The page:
5. ESPN.com recently previewed Notre Dame football for 2011 as part of its online Summer Stock series: “When Brian Kelly took the Notre Dame job in December 2009, fans were primed for the high-powered spread offense he’d featured in his four years at Cincinnati, when his teams combined for a 41-12 record. After all, the year before Kelly arrived in South Bend, his Bearcats were fourth in the country in scoring offense (38.6 points per game) and second in passing efficiency (161.21). They’d even averaged 138.7 yards rushing, more than all but one of Charlie Weis’ teams in his five years as Fighting Irish head coach. But while the Notre Dame defense improved over its 2009 output, making huge jumps in categories like scoringdefense (from 63rd in the nation to 23rd), interceptions (50th to 19th) andsacks (89th to 54th), the new offense needed more time to take root. Now, ayear later, is it ready to produce? With the quarterback situation and the status of star wideout Michael Floyd still up in the air, it’s hard to say with complete certainty. But if the numbers are any indication, the offense has a chance to show improvement — and a run to a BCS bowl game could follow. Here’s some good news for Irish fans: With Kelly, the second year may be the charm. In his second season at Cincinnati, the Bearcats’ scoring offense improved by 15 points per game, and the team’s passing efficiency soared from 45th in the nation to eighth. Both categories are critical to success in college football, and even a modest improvement in these areas would go a long way toward allowing this Notre Dame team to take the next step. (How important is QB rating? Seven of the top eight teams in passing efficiency last season finished in the top 10 of the final AP poll. The eighth, the Arkansas Razorbacks, finished the year at No. 12.) First, though, the coaches need to settle on a QB. A Week 9 injury to Dayne Crist, his second knee injury in as many years, set back his development at a time when both Kelly and offensive coordinator Charley Molnar thought their then-junior quarterback was just starting to understand the nuances of the new offense. Following that game, a 28-27 home loss to the Tulsa Golden Hurricane, Notre Dame’s season looked irredeemable. Then a funny thing happened: The Irish rallied behind freshman Tommy Rees, finishing the season 4-0, including the Irish’s first win against USC since 2001 and a Sun Bowl victory over the Miami Hurricanes. Now that Crist has healed from surgery to repair the ruptured patellar tendon in his left knee, he’llhave to prove to the staff that he can be more of the accurate, heady passerthey saw in Rees down the stretch. “Handling those seven to eight throws a game when the protection’s right, the receiver’s open, you’ve got the rightscheme, and all you have to do is execute — that would be the key for Dayne to solidify his hold on the job,” Molnar says. The Irish went 4-5 in Crist starts last year (though that includes the Tulsa loss, in which he threw only two passes before being injured), and while his passing efficiency rating was a bit lower than that of Rees (129.3 versus 132.0), he faced tougher defensesalong the way. To wit: Crist’s opponents, on average, ranked 59th nationally in pass efficiency D, while the teams Rees faced ranked 72nd. If Crist needs to improve his decision-making and completion rate, then Rees has to do a better job getting the ball downfield. The 6-foot-2, 210-pound sophomore showed himself to be an impressive leader at the end of 2010, and while he’s not known for his strong arm like the 6-foot-4, 235-pound Crist, Rees’ 11.1 yards percompletion isn’t far off Crist’s 11.7. “He showed some signs this spring of really airing the ball out and putting it on the money,” Molnar says. “If he can do that on a consistent basis, it’ll be hard to beat him out.” Regardless of whether Crist or Rees gets the starting nod, it remains to be seen who will be on the receiving end of passes this year. Losing the dynamic Floyd — who led the team last season with 79 receptions for 1,025 yards and 12 touchdowns but was suspended March 21 after his third alcohol-related brush with the law since 2009 — would be a huge blow to the Irish offense,which already had to deal with the early draft entry of stud tight end KyleRudolph, the Vikings’ second-round pick. “It’s always difficult to replace an All-American receiver,” Molnar says. “Regardless, we’ve got a Plan A with Mike Floyd, and we’ve got a Plan B moving on without Michael.” If they have to go to Plan B, the Irish will need production from wideouts Theo Riddick and T.J. Jones, as well as from junior tight end Tyler Eifert. The team could afford to improve upon last season’s 6.8 yards per attempt average. Notre Dame’s defense willtake all the help it can get. After an ascendant 2010, the Irish D returns eight players who started at least eight games last season, including junior linebacker and All-America candidate Manti Te’o, who led the team with 133 tackles. With the addition of freshman pass-rushers Ishaq Williams, Stephon Tuitt and Aaron Lynch — the 6-foot-6, 260-pound freshman from Cape Coral, Fla., who turned heads with seven tackles, including 1.5 for a loss, in the spring game — Notre Dame could start to approximate Kelly’s high-pressure Cincinnati defenses that consistently ranked among the nation’s elite in sacks, interceptions and TFLs (all important stat categories in the Eliminator rankings). In the secondary, fifth-year senior safety Harrison Smith (93 tackles, seven interceptions) leads a veteran unit that helped the Irish post a defensive passing efficiency rating of 115.75, good for 25th in the country and a significant improvement over the 2009 pass D (134.76, 82nd). While the Irish had their share of luck last year — who can forget USC’s Ronald Johnson dropping a potential game-winning touchdown with just over a minute to go in Notre Dame’s 20-16 win? — they did finish the season 25th in defensive FEI, Football Outsiders’ opponent-adjusted defensive efficiency metric. The Irish ranked 69th in 2009. The offense, on the other hand, finished 42nd in the country in FEI last season. But given Kelly’s history and a manageable 2011 schedule — only Stanford looks like a top-10 team, and like other ND opponents, such as Michigan, Pitt andMaryland, the Cardinal went through an offseason coaching change — Notre Dame should be able to boost that number by season’s end. If Floyd is back in the fold, and the winner of the Crist/Rees battle plays to expectations, Kelly might become known for the two-year turnaround.”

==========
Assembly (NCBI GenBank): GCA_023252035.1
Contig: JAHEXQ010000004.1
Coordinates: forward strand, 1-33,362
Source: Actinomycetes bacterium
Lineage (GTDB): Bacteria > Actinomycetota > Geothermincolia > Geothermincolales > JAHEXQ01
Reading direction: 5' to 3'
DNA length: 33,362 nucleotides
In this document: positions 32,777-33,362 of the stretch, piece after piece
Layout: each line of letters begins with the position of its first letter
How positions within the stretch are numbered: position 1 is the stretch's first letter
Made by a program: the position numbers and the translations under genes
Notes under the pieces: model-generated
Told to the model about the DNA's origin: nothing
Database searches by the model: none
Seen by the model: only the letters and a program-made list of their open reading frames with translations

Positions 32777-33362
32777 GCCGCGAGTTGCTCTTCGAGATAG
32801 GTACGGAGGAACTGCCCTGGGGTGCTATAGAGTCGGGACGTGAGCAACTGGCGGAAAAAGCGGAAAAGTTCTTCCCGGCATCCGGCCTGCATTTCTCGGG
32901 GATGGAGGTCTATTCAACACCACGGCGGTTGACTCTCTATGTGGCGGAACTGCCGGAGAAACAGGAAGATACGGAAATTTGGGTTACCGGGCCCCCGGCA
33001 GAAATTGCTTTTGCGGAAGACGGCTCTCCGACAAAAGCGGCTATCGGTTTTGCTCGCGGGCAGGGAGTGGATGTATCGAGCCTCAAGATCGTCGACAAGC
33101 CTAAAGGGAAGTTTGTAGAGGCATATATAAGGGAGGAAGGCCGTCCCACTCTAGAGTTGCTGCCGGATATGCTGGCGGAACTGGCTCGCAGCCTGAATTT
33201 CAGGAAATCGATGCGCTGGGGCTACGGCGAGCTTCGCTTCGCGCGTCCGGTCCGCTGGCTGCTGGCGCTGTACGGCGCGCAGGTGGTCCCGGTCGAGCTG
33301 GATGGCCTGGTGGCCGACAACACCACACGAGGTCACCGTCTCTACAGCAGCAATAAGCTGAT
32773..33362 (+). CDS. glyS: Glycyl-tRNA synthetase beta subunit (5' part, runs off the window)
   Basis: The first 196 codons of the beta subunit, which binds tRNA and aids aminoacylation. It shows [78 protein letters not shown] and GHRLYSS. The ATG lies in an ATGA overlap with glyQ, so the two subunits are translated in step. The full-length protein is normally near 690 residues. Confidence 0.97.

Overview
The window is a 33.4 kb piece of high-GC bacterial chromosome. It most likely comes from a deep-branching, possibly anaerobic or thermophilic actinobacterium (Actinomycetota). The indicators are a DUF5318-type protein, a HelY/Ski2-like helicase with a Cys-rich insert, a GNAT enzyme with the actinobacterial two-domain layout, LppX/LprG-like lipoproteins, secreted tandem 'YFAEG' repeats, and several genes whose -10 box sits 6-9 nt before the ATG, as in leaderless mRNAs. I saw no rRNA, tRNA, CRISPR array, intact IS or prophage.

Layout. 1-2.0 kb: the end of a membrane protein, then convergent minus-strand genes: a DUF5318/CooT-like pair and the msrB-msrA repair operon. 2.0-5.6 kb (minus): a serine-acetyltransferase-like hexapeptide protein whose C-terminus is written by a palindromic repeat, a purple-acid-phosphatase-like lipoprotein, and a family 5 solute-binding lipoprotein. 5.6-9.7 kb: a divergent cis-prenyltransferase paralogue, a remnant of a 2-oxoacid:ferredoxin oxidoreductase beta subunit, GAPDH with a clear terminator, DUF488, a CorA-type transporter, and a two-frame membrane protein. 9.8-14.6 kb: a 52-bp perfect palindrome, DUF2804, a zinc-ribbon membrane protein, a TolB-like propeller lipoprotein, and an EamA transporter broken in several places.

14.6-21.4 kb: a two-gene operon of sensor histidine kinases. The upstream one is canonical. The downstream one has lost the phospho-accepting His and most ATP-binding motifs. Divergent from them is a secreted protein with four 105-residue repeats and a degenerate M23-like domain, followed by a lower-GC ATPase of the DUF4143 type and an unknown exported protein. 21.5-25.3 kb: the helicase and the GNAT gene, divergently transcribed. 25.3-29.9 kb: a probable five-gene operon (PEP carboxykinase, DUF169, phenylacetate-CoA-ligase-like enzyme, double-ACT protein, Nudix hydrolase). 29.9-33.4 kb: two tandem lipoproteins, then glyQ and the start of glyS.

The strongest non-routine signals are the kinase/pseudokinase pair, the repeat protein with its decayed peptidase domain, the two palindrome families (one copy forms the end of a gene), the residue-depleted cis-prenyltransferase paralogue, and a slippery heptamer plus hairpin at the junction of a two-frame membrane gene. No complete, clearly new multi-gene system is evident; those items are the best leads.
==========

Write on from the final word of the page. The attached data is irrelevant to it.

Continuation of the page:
|Monday, June 13, 2011|